Pacquiao-Crawford: The bridesmaid bout becomes a fabulous option
With Terence Crawford’s exciting win last weekend over tough Ray Beltran, he once again reminded fans why he is a fighter rapidly moving up the ladder in the pound-for-pound rankings while expanding his fan base along the way. Manny Pacquiao, 57-5-2 (38), recently put in a great showing over game but outgunned New Yorker Chris Algieri in Macau, China. With both fighters working under the Top Rank Promotions umbrella, talk of a possible Pacquiao-Crawford bout understandably popped up after the fight. Crawford, 25-0 (17), announced he would indeed move up to 140 pounds for his next fight and Pacquiao’s trainer, Freddie Roach has said he will move his charge back down seven pounds from junior welterweight if a bout with Floyd Mayweather Jr. can’t be secured for his next assignment. Two of boxing’s best fighters, Pacquiao and Crawford, in the same weight class and both looking for the best challenges out there spells “Game on.”
Pacquiao, a long-established star in the game, and Crawford, currently Omaha’s biggest sports icon, would be a sizzler that would light up the boxing world. Styles make fights and both these guys have shown an ability to box and brawl that would make this fight an (almost guaranteed) all-action war.
Pacquiao has maintained his speed over the years and, even at age 35, still doesn’t appear to have lost a step. Nebraska’s Crawford has shown an outstanding jab, great movement, a solid chin and lots of dog in him to get down and rumble if need be. In short, Pacquiao tangling with Crawford would pit two of boxing’s best and most willing fighters against each other.
Pacquiao has a résumé that includes classic bouts against some of the game’s best including Juan Manuel Marquez, Shane Mosley, Oscar De La Hoya, Marco Antonio Barrera and Erik Morales to name but a few. Crawford burst onto the scene over the past year with exciting, breakout title defences over Yuriorkis Gamboa and Ray Beltran after beating champion Ricky Burns in his title-winning effort in March of this year in Burns’ backyard in Scotland.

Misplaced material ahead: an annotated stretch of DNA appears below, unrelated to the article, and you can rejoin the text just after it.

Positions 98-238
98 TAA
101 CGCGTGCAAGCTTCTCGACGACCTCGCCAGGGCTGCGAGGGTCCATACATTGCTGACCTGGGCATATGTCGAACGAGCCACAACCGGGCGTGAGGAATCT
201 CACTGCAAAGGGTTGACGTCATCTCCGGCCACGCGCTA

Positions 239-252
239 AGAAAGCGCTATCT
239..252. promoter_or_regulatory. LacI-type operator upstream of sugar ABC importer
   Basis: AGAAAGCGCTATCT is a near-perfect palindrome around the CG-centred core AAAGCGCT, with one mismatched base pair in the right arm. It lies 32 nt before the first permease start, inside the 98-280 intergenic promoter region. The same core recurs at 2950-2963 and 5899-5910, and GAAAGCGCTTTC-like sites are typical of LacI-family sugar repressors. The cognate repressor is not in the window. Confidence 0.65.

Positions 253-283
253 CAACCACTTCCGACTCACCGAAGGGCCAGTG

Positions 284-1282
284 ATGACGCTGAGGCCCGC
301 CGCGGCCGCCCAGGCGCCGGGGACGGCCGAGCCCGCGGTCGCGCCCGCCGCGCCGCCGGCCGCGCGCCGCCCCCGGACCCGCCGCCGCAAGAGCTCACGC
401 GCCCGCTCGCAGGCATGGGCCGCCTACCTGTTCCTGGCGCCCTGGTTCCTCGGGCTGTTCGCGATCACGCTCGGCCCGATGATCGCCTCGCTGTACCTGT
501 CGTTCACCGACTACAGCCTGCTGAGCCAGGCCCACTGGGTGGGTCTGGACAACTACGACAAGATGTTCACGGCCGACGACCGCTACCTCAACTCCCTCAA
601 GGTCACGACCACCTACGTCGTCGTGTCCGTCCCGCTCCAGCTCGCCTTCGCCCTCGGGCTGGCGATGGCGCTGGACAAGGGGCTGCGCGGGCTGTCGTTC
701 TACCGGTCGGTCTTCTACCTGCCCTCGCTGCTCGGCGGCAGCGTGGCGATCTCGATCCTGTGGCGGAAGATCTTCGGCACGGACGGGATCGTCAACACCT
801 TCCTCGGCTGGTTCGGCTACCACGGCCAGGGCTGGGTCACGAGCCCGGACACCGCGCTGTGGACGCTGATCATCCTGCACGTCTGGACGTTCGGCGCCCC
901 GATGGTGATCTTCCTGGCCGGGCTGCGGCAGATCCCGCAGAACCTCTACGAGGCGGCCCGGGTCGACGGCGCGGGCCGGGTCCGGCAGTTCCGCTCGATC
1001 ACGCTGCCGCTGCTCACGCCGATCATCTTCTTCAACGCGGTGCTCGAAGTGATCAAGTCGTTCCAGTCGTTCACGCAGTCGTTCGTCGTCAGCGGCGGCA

While fight fans would welcome a Crawford-Pacquiao bout, it is the bridesmaid to the main event that the whole sports world is craving: Mayweather vs. Pacquiao. Boxing has long been hoping that Floyd Mayweather would agree to a bout with Manny Pacquiao, the biggest fight in boxing today and a fight that could very well define both fighters’ careers.
Despite both Hall of Fame-bound boxers boasting a who’s who list of opponents, each boxer’s legacy will suffer if they don’t face off against one another. And it needs to happen soon at a time when the fight is still relevant. If put off too long, it could happen at a time when one or both have started to show a decline in their skill sets, leaving fight fans to wonder what could have been.
Great fighters need great opponents to elevate and define their careers and legacies. It doesn’t always happen depending on timing, the era or a number of other factors out of their control. Both Floyd and Manny have the time, opportunity and the opponent to have one of those fights, one every fighter hopes for during their time in the game.
It would be a shame if Mayweather-Pacquiao didn’t happen. You wouldn’t think that two fighters with multiple world titles between them and marquee wins over an assortment of Hall of Fame opponents would need anything to define their already legendary careers. But they do; they need each other. From all reports, Manny has conceded to all requests from Team Mayweather and it is now just a matter of waiting for Floyd to say yes. It should happen in 2015. The time is right but the window is closing with every passing year.
But if Pacquiao can’t convince Mayweather to step up, there is a really exciting lightweight heading a few pounds north to the junior welterweight division who would love to fight him. And Terence Crawford is willing and welcomes the toughest fights available. Crawford has stated he wants to fight the best his division has to offer during his time at the top. Now that he’s planning on making a pivotal move to the 140-pound division, that desire will define his legacy and tenure as a current and future champion. The willingness to test one’s self against the very best at his very best is what truly defines a real fighter. Nothing else.